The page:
N. Korea open about desire to find means to attack U.S.

  • Article by: CHOE SANG-HUN
  • New York Times
  • February 14, 2013 - 9:06 PM


SEOUL - South Korea flexed its military muscle Thursday by staging large military drills and disclosing a new cruise missile capable of hitting any target in North Korea.

Meanwhile, Pyongyang became increasingly candid about its intentions to build intercontinental ballistic missiles tipped with nuclear warheads capable of hitting the United States.

"We no longer hide but publicly declare: If the imperialists have nuclear weapons, we must have them, and if they have intercontinental ballistic missiles, we must have them, too," the North's state-run Rodong Sinmun newspaper, the mouthpiece for the North's leadership, said in a commentary published Thursday.

"Imperialist" is the word that North Korea uses to refer to the United States.

Washington and its allies have condemned North Korea's launching of a satellite in December and its underground nuclear test Tuesday as a cover for developing nuclear-tipped ballistic missiles capable of reaching North America. But only recently did the North begin publicly indicating that it intended to build such missiles.

On Jan. 24, it said that Washington's hostilities, which it said were behind U.N. sanctions against the country, were forcing it to redirect its rocket and nuclear programs to "target against the U.S."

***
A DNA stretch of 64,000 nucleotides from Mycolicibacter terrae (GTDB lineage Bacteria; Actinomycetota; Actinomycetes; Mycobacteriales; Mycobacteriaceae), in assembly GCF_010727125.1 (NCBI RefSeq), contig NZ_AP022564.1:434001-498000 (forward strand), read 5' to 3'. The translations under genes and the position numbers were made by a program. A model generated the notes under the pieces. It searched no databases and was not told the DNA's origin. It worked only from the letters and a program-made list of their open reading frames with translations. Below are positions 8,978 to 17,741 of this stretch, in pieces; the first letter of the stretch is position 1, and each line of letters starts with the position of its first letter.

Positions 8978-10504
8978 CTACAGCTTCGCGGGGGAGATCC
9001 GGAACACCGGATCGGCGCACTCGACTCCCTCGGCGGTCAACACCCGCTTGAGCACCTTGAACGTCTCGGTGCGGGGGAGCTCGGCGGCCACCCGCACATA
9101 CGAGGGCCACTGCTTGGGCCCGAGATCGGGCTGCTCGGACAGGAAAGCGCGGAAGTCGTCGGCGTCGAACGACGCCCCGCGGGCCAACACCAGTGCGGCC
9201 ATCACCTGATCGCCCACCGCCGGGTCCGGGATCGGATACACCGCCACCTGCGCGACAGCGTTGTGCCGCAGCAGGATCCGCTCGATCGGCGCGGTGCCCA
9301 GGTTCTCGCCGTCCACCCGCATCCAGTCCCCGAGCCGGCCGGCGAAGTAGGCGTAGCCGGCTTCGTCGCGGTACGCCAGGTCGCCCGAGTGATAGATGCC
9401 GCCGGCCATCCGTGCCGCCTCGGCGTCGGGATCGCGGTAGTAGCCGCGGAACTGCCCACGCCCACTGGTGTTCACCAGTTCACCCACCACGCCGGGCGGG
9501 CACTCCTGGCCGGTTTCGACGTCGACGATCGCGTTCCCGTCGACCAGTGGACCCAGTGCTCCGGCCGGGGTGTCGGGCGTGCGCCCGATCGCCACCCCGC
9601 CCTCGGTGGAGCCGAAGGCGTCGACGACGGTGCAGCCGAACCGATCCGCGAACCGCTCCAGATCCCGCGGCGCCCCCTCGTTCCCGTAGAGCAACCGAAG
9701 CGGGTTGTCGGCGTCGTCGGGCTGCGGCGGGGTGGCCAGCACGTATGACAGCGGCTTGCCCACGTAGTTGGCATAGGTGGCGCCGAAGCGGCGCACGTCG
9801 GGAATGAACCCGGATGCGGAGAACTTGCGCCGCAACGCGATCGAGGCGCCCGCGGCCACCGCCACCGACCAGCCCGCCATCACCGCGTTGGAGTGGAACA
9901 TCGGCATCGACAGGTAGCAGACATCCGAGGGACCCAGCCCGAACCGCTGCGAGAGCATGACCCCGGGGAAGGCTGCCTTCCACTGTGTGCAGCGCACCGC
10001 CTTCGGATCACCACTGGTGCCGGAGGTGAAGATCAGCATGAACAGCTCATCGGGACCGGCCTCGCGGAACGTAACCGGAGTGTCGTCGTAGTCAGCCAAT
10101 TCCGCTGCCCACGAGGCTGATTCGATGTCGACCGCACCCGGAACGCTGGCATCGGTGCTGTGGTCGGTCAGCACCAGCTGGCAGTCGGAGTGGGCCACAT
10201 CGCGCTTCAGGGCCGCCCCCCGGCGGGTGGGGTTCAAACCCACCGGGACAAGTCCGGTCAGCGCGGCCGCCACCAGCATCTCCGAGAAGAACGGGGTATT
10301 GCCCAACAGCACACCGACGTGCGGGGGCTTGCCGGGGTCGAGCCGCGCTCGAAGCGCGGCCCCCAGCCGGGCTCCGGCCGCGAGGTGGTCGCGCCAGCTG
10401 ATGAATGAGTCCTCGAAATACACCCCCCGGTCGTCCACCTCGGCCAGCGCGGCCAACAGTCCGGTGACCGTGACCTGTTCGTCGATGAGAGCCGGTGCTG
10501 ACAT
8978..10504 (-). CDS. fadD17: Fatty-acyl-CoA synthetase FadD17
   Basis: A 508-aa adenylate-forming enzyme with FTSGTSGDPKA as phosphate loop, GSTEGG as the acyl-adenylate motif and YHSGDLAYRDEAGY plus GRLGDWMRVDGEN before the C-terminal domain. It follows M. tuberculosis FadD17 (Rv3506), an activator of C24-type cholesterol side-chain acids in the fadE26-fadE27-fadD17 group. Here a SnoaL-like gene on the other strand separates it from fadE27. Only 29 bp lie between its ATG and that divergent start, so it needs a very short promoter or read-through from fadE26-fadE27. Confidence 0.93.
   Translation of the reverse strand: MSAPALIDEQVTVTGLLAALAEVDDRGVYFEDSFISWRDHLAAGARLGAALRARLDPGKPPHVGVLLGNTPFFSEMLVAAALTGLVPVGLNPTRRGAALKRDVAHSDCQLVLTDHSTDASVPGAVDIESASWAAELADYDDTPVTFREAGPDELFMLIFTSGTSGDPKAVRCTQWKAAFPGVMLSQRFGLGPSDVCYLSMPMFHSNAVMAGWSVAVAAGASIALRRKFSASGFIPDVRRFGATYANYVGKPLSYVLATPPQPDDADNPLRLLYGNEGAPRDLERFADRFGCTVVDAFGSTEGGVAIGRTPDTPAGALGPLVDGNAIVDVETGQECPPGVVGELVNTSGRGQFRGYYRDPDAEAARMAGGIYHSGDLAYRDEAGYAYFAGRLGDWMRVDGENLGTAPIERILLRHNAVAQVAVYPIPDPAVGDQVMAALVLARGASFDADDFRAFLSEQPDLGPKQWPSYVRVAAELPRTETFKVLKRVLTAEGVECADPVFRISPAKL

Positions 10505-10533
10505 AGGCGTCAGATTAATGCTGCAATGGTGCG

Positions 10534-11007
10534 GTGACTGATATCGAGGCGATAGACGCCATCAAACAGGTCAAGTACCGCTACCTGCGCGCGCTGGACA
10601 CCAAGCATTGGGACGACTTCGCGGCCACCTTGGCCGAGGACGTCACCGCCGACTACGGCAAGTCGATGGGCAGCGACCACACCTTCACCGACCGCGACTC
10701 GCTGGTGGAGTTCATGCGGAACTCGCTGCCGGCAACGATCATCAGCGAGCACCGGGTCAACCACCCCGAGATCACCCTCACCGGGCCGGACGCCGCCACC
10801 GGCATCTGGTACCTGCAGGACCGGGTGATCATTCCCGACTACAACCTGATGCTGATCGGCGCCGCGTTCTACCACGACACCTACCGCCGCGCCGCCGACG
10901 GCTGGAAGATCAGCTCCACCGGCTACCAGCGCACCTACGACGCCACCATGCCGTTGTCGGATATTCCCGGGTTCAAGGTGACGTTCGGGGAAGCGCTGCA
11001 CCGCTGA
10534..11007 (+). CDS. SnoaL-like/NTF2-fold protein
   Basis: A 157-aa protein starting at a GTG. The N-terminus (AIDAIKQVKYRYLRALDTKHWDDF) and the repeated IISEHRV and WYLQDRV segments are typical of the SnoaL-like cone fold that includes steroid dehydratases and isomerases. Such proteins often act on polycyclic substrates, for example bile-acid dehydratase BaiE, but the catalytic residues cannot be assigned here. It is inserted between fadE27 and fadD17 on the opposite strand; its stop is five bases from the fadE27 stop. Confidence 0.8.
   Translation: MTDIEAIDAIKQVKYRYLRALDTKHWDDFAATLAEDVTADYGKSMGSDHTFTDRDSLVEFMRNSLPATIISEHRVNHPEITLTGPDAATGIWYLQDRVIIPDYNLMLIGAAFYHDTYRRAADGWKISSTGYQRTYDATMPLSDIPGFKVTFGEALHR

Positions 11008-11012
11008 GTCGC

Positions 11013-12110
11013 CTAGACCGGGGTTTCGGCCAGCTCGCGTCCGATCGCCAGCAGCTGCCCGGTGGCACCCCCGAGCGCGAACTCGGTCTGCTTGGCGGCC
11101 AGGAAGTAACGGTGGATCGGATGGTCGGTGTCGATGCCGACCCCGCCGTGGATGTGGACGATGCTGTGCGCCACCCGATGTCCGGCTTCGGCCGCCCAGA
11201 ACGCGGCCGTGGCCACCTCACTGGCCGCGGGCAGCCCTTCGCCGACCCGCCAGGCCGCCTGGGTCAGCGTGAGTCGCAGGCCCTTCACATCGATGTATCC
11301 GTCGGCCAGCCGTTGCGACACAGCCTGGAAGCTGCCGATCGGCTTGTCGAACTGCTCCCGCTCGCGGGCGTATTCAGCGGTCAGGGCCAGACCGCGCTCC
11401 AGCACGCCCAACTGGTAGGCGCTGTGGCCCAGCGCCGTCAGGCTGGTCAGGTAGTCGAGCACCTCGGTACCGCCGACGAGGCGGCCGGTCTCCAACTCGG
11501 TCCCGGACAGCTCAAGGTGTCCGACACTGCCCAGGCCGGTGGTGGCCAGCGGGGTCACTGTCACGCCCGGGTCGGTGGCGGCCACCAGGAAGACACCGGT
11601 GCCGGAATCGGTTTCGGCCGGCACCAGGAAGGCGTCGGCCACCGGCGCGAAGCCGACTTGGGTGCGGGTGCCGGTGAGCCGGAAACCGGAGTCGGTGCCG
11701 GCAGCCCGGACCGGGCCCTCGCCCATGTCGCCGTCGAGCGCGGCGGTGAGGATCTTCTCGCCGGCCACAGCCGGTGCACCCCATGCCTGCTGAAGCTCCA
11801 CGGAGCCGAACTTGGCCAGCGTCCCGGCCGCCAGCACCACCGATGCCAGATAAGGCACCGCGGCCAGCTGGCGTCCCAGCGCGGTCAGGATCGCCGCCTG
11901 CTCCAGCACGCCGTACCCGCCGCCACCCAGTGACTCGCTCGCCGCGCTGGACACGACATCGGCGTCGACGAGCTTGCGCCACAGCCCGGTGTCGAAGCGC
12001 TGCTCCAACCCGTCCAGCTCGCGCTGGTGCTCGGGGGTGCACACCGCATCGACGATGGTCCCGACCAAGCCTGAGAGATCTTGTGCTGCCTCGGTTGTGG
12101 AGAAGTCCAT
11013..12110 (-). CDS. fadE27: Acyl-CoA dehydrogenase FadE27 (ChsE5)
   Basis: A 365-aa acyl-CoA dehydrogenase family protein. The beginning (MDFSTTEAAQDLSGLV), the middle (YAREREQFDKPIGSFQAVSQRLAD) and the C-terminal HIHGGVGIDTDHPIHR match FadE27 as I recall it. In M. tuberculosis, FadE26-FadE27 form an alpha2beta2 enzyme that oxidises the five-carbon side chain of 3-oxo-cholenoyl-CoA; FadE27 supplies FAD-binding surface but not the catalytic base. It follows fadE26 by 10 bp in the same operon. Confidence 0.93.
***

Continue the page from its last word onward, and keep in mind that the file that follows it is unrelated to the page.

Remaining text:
Although blustering is a common propaganda trope for North Korea, its increasingly public bellicosity comes amid growing concerns among the governments in the region that Pyongyang was moving closer to building workable long-range nuclear missiles. If unchecked, U.S. officials feared, the North's drive would embolden Iran to pursue its own nuclear ambitions.

"It's important for the world to have credibility with respect to our nonproliferation efforts," Secretary of State John Kerry said Wednesday in urging other nations to make a "swift, clear, strong and credible response" to the North's third nuclear test.

South Korea's reaction has been swift. On Thursday, its political parties passed nearly unanimously a parliamentary resolution condemning the North's nuclear test. Its navy deployed destroyers and submarines off its east coast to test their combat readiness.

South Korea started a similar naval drill off the western coast Wednesday and planned Friday to kick off live-fire drills involving rockets and artillery near the land border with North Korea. Meanwhile, the U.S. military, which stations 28,500 troops in South Korea, was staging an air drill mobilizing combat aircraft of the two allies.

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